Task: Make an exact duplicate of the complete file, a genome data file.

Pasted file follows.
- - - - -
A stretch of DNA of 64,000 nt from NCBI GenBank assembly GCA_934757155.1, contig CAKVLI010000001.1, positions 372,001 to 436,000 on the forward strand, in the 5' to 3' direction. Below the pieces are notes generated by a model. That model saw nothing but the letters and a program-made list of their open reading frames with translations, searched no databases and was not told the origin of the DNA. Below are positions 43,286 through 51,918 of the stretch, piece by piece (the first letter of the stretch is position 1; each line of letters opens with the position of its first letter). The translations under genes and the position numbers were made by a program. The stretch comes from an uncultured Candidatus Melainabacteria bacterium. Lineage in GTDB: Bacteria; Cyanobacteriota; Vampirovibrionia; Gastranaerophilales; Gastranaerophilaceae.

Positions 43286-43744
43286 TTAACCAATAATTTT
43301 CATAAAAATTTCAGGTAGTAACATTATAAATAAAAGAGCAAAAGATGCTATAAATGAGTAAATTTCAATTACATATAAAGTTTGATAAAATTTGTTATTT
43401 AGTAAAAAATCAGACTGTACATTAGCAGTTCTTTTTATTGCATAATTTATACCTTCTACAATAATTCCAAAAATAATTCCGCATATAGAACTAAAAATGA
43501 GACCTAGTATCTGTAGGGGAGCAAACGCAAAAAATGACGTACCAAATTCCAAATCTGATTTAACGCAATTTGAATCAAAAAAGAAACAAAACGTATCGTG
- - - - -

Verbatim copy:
A stretch of DNA of 64,000 nt from NCBI GenBank assembly GCA_934757155.1, contig CAKVLI010000001.1, positions 372,001 to 436,000 on the forward strand, in the 5' to 3' direction. Below the pieces are notes generated by a model. That model saw nothing but the letters and a program-made list of their open reading frames with translations, searched no databases and was not told the origin of the DNA. Below are positions 43,286 through 51,918 of the stretch, piece by piece (the first letter of the stretch is position 1; each line of letters opens with the position of its first letter). The translations under genes and the position numbers were made by a program. The stretch comes from an uncultured Candidatus Melainabacteria bacterium. Lineage in GTDB: Bacteria; Cyanobacteriota; Vampirovibrionia; Gastranaerophilales; Gastranaerophilaceae.

Positions 43286-43744
43286 TTAACCAATAATTTT
43301 CATAAAAATTTCAGGTAGTAACATTATAAATAAAAGAGCAAAAGATGCTATAAATGAGTAAATTTCAATTACATATAAAGTTTGATAAAATTTGTTATTT
43401 AGTAAAAAATCAGACTGTACATTAGCAGTTCTTTTTATTGCATAATTTATACCTTCTACAATAATTCCAAAAATAATTCCGCATATAGAACTAAAAATGA
43501 GACCTAGTATCTGTAGGGGAGCAAACGCAAAAAATGACGTACCAAATTCCAAATCTGATTTAACGCAATTTGAATCAAAAAAGAAACAAAACGTATCGTG